Teaching Preschoolers about Cooperation

Foster Friendship Skills in the Daycare Setting

Helping preschoolers learn to form friendships involves helping them develop social skills like cooperation and providing developmentally appropriate environments.

The key to helping children foster friendships in preschool environments involves teaching them to cooperate with peers, role-playing, and modeling by adults, and cultivating environments that foster the development of friendship skills.

Teaching Children to Cooperate with Peers

In order to help preschoolers learn to get along with each other, child care providers should first take into consideration children’s interactions when grouping children together. Sue Adair, Director of Education at Goddard Systems, Inc, recommends that child care leaders encourage small group interaction, and pair socially competent children with shy or less socially skilled children.

Susan Cooper, educator, author, and member of Applied Scholastic International, suggests that several times each day educators stage activities in which children need to communicate with other children. Instead of the educator asking questions, he or she should have a child ask a question and then relay the answer. The more often children can interact with children and learn communication skills, the better chances of other social skills building on this basic foundation.

Dr. Susan Bartell, child psychologist and author of The Top 50 Questions Kids Ask [Sourcebook, 2010], offers the following quick tips for teaching children to get along with peers:

  • Role model empathy and cooperation in adult friendships and relationships (kids learn from watching).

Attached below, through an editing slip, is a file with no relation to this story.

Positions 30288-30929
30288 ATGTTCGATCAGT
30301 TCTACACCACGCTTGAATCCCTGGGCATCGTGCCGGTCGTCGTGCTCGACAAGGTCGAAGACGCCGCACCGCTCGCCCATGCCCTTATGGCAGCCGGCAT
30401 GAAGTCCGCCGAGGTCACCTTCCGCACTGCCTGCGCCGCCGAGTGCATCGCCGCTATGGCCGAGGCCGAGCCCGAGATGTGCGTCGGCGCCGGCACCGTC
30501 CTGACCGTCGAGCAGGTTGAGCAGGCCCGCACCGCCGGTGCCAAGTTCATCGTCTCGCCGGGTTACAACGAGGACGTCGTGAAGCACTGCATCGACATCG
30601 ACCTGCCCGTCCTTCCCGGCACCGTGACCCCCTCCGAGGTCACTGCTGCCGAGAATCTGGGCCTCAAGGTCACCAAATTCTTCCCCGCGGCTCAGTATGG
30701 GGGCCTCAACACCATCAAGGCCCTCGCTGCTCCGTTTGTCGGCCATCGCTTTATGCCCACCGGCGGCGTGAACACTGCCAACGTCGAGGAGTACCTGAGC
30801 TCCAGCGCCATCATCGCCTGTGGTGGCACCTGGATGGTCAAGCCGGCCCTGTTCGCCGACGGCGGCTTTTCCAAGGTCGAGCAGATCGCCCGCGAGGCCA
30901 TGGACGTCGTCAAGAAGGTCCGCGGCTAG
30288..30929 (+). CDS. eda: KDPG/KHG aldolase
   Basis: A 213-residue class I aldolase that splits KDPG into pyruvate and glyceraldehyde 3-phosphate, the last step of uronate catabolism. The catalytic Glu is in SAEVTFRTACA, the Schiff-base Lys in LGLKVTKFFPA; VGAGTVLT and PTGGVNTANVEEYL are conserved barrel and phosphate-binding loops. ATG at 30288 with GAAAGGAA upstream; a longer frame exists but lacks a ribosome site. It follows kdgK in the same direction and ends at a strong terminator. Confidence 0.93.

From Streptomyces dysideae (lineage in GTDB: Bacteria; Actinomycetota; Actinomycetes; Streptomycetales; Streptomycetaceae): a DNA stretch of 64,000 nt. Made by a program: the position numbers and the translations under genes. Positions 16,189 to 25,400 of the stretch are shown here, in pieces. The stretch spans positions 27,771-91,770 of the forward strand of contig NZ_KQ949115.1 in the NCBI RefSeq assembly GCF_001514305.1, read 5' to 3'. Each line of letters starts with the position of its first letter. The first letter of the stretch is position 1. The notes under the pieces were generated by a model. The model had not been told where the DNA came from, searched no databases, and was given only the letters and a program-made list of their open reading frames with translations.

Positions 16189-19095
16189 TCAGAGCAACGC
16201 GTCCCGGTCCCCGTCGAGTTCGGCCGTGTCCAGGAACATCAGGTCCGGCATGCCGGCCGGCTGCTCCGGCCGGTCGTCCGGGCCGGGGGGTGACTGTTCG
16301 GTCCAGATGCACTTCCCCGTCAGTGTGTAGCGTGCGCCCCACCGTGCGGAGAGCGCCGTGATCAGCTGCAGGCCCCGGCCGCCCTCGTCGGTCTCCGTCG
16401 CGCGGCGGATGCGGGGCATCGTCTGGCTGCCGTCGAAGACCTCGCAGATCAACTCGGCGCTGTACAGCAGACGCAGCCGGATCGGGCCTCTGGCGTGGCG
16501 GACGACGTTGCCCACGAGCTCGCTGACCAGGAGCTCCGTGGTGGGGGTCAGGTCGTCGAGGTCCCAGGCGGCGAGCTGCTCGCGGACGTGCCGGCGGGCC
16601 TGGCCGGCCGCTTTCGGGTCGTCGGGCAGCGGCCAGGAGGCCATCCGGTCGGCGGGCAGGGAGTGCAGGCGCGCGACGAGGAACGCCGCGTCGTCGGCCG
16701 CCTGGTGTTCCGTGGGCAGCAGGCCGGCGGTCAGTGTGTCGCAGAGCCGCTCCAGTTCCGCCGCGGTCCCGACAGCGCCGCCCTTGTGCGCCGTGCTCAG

• When playing with children, don’t always let them win. This teaches frustration tolerance and the ability to play with others in all circumstances.
  • Be prepared to intervene and help kids negotiate difficult situations, they aren’t old enough yet to work it out themselves. Young children need guidance. They need an adult to give them the words and to teach them how to see the other person’s point of view.

Childcare Providers can Nurture Friendship Skills

Child care providers can implement activities and prepare environments in order to enhance children learning of friendship skills. Begin with scheduling time each day for free play. “This is not free for all play but an organized time each day for children to play with children. This gives them a chance to interact and practice [friendship] skills,” says Cooper. However, there must be close supervision. The child care provider should always emphasize cooperation and facilitate it. Children can misinterpret the skillset, so an adult needs to be there to get it back on track quickly.

Teachers and educators can provide an environment that is set up with defined spaces for learning centers so that children have clear boundaries when playing. “Make sure there are enough centers to accommodate all children, offer items that promote social play, such as dress clothes, puppets, and figures. Make sure that there are enough for every child to carry out their plans for play and therefore, do not get frustrated waiting for what they want to use,” says Adair.

Preschool teachers and daycare center educators can help nurture friendship by modeling good communication and listening skills. In addition, early childhood educators must show empathy, sharing, and consideration.


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